Who doesn’t like to celebrate a win with a few drinks?
The culture in most team sports involves consumption of large amounts of alcohol after training/competition.
In Australia, sports participants’ even report higher than average alcohol consumption rates compared to the non-sporting population, with a large proportion (~50–65%) consuming intakes above the threshold classified as hazardous drinking.
And while this behaviour is accepted as a part of team culture, the effect of such a practice on recovery processes – underlying protein turnover in human skeletal muscle – are largely unknown.
A recently published study by Evelyn B. Parr & John A. Hawley at the Australian Catholic University determined the effect of alcohol intake on rates of protein synthesis following strenuous exercise.
In a randomised cross-over design, 8 physically active males completed three experimental trials designed to mimic the activity profiles of many team sports:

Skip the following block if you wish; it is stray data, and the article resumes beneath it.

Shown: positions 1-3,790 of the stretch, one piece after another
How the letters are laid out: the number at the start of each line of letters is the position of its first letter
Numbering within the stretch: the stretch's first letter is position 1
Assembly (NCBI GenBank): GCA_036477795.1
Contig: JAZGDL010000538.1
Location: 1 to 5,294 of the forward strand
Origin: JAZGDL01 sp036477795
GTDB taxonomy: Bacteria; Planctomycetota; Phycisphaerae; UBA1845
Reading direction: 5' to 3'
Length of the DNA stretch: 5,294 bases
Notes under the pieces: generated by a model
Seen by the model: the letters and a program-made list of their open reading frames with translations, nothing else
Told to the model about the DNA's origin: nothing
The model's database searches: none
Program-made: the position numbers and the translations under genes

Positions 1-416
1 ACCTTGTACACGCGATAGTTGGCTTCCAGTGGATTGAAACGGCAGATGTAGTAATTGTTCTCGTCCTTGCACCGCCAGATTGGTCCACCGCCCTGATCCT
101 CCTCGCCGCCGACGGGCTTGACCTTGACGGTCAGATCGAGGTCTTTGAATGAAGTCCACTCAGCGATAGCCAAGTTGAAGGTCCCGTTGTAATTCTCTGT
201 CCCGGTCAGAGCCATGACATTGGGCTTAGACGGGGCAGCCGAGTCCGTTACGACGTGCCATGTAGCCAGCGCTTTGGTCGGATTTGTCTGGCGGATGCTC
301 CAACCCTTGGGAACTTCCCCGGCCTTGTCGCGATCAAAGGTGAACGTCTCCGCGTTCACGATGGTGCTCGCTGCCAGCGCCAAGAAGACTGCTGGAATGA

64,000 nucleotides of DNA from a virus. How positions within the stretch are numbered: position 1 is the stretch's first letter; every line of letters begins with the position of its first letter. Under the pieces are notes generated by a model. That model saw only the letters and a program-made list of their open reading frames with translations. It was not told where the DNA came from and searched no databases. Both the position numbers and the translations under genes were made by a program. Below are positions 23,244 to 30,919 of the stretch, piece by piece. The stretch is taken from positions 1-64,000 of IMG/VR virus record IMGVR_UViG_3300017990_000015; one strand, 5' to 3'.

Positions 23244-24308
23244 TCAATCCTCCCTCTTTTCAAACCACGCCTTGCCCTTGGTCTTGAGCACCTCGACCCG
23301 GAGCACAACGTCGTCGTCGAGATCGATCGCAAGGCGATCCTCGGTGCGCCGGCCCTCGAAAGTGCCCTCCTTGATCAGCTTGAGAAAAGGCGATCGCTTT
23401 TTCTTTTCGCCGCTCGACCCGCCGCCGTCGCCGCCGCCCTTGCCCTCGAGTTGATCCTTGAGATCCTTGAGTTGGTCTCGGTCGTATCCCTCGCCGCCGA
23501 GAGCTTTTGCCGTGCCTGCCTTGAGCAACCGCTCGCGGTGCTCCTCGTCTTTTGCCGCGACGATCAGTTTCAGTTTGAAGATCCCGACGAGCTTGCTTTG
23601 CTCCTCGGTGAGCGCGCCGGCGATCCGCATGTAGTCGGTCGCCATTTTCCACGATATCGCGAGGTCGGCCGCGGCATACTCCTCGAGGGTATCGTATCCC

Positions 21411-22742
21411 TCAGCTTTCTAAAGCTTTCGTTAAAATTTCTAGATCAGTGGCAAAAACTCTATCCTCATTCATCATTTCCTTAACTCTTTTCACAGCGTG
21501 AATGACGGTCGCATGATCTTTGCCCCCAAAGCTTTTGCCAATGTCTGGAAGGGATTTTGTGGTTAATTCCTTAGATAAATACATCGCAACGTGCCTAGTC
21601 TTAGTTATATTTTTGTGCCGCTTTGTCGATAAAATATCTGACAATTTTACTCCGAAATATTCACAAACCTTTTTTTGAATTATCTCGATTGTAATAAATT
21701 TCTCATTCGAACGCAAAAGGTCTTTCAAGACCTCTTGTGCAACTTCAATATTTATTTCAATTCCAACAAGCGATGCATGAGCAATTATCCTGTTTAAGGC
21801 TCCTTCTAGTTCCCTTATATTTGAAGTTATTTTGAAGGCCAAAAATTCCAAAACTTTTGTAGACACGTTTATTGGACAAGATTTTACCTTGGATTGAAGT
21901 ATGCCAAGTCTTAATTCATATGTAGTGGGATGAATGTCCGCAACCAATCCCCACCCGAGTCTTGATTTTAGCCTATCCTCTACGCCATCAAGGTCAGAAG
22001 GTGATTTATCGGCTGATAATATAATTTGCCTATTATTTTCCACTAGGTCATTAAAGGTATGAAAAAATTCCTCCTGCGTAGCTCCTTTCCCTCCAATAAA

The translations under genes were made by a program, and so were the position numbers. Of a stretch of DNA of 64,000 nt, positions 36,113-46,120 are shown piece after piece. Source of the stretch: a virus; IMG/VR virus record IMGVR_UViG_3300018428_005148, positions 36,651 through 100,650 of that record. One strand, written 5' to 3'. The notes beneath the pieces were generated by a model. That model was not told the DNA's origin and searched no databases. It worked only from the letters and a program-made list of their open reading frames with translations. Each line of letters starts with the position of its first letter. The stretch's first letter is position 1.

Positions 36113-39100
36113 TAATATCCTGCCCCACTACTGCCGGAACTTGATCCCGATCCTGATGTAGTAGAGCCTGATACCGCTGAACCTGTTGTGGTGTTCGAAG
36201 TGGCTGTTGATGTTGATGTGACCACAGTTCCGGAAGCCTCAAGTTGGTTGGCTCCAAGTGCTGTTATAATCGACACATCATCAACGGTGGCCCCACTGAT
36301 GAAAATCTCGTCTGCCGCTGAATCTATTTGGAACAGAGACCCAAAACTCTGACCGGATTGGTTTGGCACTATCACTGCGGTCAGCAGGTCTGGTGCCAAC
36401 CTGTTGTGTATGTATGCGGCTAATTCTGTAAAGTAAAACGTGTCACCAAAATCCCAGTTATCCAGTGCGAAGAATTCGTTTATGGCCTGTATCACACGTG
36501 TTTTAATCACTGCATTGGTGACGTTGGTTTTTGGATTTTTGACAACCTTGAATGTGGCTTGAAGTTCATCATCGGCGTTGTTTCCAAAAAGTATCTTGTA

- Resistance training (8×5 reps leg extension, 80% 1 repetition maximum), then
- Continuous training (30 min, cycling at 63%) then
- High intensity interval training (10 × 30s, cycling at 110%)
Immediately after exercise the subjects consumed either 500mL of whey protein, a carbohydrate energy drink, or 12 standard drinks vodka and orange juice. The alcohol dose in the study represented the mean intake of alcohol reported by team athletes during a drinking binge. Big night…
From the muscle biopsies taken at rest, 2 and 8 h post-exercise – these researchers found that muscle recovery & growth (protein synthesis) is impaired by 37% during the first 8 h post-exercise by alcohol consumption.
Even when consumed with whey protein, the intake of alcohol reduced muscle recovery by ~24%, representing only a partial ‘recovery’ compared with protein alone.
Don’t worry. The recommendation is not to stop drinking completely. Even though the research clearly indicates that alcohol has few training benefits…
However the results of this study does highlight the need to avoid high alcohol consumption immediately post exercise.
It has been difficult to find an educational message relating to alcohol consumption that has resonance with athletes. Perhaps the finding that moderation of alcohol intake will promote recovery after exercise will be able to alter current team culture.